I’m delighted to announce that Beth Herst and I have just published a new article entitled Canadian Political Storytelling: Back to a Future?” It is available in its entirety in the online journal New Area Studies.
The article is the basis for the chapter about Canadian political narratives on film or television from 1960 to the present in Public Representations – the book we’re working on. The article shows that the vast majority of these narratives were produced by two public-sector organizations, the Canadian Broadcasting Corporation (CBC) and National Film Board of Canada (NFB). We discuss conditions of production, in particular the influence of US films and television series in this genre. Our sample of 49 films or television series includes stories focusing on political leaders, most of whom are white males, and alternative stories focusing on female politicians and indigenous Canadians.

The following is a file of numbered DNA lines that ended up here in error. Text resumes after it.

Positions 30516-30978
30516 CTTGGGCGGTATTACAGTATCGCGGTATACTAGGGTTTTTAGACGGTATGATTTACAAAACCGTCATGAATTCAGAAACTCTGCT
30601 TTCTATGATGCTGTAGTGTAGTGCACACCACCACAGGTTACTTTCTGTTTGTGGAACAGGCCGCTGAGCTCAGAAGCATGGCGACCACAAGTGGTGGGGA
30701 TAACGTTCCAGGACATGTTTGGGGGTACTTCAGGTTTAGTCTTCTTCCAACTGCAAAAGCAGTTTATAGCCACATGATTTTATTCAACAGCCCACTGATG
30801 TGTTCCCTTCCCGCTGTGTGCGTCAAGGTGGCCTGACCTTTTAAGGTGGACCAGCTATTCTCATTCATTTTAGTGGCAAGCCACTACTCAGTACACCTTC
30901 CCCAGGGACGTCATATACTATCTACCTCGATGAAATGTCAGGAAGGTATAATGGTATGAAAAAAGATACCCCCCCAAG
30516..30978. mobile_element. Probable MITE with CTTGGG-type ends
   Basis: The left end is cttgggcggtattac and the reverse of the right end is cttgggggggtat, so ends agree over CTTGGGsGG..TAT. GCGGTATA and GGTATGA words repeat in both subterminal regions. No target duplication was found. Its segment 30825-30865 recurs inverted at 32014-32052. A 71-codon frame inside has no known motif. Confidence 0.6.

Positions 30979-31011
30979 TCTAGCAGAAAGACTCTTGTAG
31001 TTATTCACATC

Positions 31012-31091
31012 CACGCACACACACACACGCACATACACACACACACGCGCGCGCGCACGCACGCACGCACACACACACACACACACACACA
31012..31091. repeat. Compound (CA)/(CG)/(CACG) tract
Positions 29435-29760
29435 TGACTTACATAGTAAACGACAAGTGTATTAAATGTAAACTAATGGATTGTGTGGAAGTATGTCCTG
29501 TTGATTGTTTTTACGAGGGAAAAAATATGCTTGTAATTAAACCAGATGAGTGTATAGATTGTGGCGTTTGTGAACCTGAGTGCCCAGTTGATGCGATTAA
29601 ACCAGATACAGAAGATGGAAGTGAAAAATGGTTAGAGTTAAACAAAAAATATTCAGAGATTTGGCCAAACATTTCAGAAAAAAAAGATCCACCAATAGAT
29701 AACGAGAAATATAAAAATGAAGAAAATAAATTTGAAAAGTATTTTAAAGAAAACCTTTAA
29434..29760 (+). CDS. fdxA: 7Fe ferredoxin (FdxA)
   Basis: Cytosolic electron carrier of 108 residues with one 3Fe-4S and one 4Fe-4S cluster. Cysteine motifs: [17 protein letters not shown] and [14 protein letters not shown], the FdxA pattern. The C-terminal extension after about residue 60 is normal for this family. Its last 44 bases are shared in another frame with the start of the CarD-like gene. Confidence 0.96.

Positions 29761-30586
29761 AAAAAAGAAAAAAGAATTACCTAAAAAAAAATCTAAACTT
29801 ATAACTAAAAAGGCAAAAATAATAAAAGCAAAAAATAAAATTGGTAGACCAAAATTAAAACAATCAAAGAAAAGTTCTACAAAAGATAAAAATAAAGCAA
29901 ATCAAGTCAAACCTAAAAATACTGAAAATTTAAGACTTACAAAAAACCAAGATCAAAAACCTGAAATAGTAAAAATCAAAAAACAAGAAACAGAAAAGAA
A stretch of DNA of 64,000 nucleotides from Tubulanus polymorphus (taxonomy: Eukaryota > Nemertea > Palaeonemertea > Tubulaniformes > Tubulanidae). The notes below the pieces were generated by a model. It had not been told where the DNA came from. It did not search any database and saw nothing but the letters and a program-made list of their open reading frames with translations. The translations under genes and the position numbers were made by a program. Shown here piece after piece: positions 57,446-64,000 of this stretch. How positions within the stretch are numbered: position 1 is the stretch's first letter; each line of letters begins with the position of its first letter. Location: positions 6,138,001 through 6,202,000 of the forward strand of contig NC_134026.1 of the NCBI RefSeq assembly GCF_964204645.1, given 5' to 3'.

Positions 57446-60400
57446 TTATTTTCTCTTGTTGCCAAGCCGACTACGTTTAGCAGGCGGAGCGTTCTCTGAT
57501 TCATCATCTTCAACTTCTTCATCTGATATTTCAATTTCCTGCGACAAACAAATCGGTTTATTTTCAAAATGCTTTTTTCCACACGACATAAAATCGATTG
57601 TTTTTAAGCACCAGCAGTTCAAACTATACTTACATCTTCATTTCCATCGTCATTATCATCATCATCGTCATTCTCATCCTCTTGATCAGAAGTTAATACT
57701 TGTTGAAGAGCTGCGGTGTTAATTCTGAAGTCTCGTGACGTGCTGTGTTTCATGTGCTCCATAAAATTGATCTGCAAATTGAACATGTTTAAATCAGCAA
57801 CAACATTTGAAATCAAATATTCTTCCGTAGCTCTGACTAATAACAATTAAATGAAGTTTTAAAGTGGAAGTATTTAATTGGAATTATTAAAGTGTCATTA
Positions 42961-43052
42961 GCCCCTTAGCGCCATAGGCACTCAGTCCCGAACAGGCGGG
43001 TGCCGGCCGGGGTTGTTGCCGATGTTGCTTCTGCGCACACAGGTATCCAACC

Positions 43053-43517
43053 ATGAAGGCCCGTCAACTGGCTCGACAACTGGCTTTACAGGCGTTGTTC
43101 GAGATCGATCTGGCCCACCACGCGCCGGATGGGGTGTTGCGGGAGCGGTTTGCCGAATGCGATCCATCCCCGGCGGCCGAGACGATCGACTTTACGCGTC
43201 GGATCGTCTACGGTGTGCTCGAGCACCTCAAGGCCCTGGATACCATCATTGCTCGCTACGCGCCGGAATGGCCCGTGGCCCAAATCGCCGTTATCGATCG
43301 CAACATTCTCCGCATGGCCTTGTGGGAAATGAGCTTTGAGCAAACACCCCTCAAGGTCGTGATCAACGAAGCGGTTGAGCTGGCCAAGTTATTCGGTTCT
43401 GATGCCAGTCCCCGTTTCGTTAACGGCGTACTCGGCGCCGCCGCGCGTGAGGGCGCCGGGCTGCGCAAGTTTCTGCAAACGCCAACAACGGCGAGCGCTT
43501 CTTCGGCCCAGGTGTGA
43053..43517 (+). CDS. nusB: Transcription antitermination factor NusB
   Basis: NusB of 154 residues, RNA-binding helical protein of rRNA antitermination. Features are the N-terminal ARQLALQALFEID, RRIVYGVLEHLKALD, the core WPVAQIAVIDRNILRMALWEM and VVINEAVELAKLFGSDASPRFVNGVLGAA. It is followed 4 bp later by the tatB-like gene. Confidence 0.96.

We concluded that New Area Studies is an especially appropriate showcase for our work for several reasons. Area studies (or what is more commonly called regional studies in North America) is intrinsically inter-disciplinary. New Area Studies is new because it pays close attention to global and international influences on regions. Our article is interdisciplinary, combining political science, economics, and cultural studies. A regional studies focus on Canada includes both English and French Canada and the external influences of the US, UK, and global film and television industries.
By publishing in an international journal rather than a Canadian journal we are attempting to tell our Canadian stories to non-Canadians as well as Canadians. Finally, open access makes our article available to anyone with an Internet connection.
We hope you read our article and find it thought-provoking.